For some of us, a spinning wheel is a thing of simple beauty all on its own – we’re called to the various wood finishes, and we love the clean lines and traditional wooden colors. For others of us, a spinning wheel is like a blank canvas, just waiting for our artistic touches. If you’ve ever considered putting some color on YOUR spinning wheel, Bonny Acklin visits the blog today to explain how she transformed a well-traveled wheel into the gypsy it always wanted to be.
When I came home with a 1970’s Country Craftsman and said, “I think I’ll decorate her!” my husband thought I was crazy to deface such a beautiful wheel. Well, I did it anyway, and the result pleased me.
Not being a painter, I didn’t want to jump into this blindly. I knew I needed some help, so I began my search for information. I found some valuable resources on the web, and I also got some great tips from my crafty friends. My main concerns were how to prep the wood, what type of paint to use and what kind of finish I should apply to preserve my work for years to come. Opinions on how to go about this varied, so I just settled on what I thought seem most logical and least complicated.
And so the process of giving this wheel a makeover began…
First, I had to come up with some inspiration. Since it seemed this wheel had moved around quite a lot, leading a nomad’s life, I settled on a gypsy theme. I did some research on gypsies to help me get a feel for colors and design.
I was able to find everything I needed at my local arts & crafts store. I used acrylic paints for my project because they’re durable and come in a vast array of colors. I also picked up some 400 grit sandpaper, denatured alcohol and a variety of paint brushes. A word of advice: when you pick out brushes, don’t buy the cheap ones; it’ll pay off in the end.
I began by lightly sanding all areas where I wanted to apply paint with 400 grit sandpaper. After sanding, I wiped down the areas with denatured alcohol, which removes residue, allowing the paints to adhere to the surface of the wood.
The hardest part was lying down that first stoke of paint. I started with the Mother-Of-All because it presented some decorating opportunities that I felt comfortable with. Once I’d accomplished that, things fell into place.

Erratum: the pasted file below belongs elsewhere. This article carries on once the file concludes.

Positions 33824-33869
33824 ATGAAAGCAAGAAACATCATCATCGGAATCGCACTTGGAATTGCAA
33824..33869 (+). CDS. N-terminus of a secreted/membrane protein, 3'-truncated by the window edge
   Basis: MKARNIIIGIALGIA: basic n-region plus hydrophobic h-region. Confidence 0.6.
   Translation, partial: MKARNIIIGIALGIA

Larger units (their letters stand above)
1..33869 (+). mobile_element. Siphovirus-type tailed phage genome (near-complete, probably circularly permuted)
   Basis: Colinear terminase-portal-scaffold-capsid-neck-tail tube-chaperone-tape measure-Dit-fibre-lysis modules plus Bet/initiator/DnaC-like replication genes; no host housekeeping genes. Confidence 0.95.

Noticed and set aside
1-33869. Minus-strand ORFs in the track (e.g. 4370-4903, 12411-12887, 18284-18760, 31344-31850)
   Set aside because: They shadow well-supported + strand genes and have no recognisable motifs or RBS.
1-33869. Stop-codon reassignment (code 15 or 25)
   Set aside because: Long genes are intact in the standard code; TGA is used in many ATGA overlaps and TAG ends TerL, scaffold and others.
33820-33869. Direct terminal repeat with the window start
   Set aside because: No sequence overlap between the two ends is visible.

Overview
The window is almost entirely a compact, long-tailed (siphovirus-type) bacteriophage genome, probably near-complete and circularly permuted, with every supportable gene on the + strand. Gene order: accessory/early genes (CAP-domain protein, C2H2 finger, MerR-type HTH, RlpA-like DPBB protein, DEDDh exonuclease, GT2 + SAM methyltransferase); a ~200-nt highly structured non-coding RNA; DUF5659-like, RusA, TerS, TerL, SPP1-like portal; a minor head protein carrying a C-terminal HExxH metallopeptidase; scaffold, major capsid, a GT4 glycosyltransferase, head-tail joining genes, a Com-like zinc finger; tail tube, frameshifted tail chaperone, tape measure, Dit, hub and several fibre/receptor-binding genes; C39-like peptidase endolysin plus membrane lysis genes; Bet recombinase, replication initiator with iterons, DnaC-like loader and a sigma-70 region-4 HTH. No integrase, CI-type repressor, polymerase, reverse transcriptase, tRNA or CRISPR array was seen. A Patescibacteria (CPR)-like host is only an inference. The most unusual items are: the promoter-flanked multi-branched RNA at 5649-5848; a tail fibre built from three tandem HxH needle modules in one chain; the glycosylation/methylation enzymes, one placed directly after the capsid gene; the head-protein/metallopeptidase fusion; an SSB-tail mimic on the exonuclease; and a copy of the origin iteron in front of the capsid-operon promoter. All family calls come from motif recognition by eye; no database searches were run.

In areas where I accidently dripped paint, it was easily removed with a cotton ball saturated with denatured alcohol. For small areas, I wrapped a toothpick with a small piece for cotton ball and dipped it in the denatured alcohol. This was the perfect tool for removing drips from hard to reach places.
Once I felt the makeover was complete, I let the acrylic paint cure for a few days. I gave the newly painted areas a once over with some wood stain. (One of my crafty friends suggested this as a way to soften the colors. If you decide to do this, be sure to use a stain that matches the finish on your wheel. Just follow the directions on the can.)
The last step was to apply a sealer to protect my work. Before going forward I wanted to be sure that the wheel was clean so I wiped her down with a soft lint-free cloth. I gave it the entire wheel two coats of polyurethane – it’s important to let the first coat dry completely before adding the second one.
Decorating this wheel was a fantastic experience that created a bond between Gypsy and Me. That sounds so silly but it’s true. She’s got a personality that’s all her own and I’m the one who gave it to her.
Bonny Acklin learned to weave, knit and crochet as a child but really didn’t do much with fiber until her kids were grown. She had always crafted with acrylic yarn. Then one day, a friend took Bonny to her LYS… that was the beginning of the end. She became intrigued with all the wonderful, and very different types of yarns and fibers available. One thing led to another and before long she was dyeing wool and spinning her own yarn. This has become her passion: beautiful colors and lovely soft fiber.
If you’re interested in decorating your wheel or if you already have, check out Bonny’s Ravelry group, Decorate Your Wheel.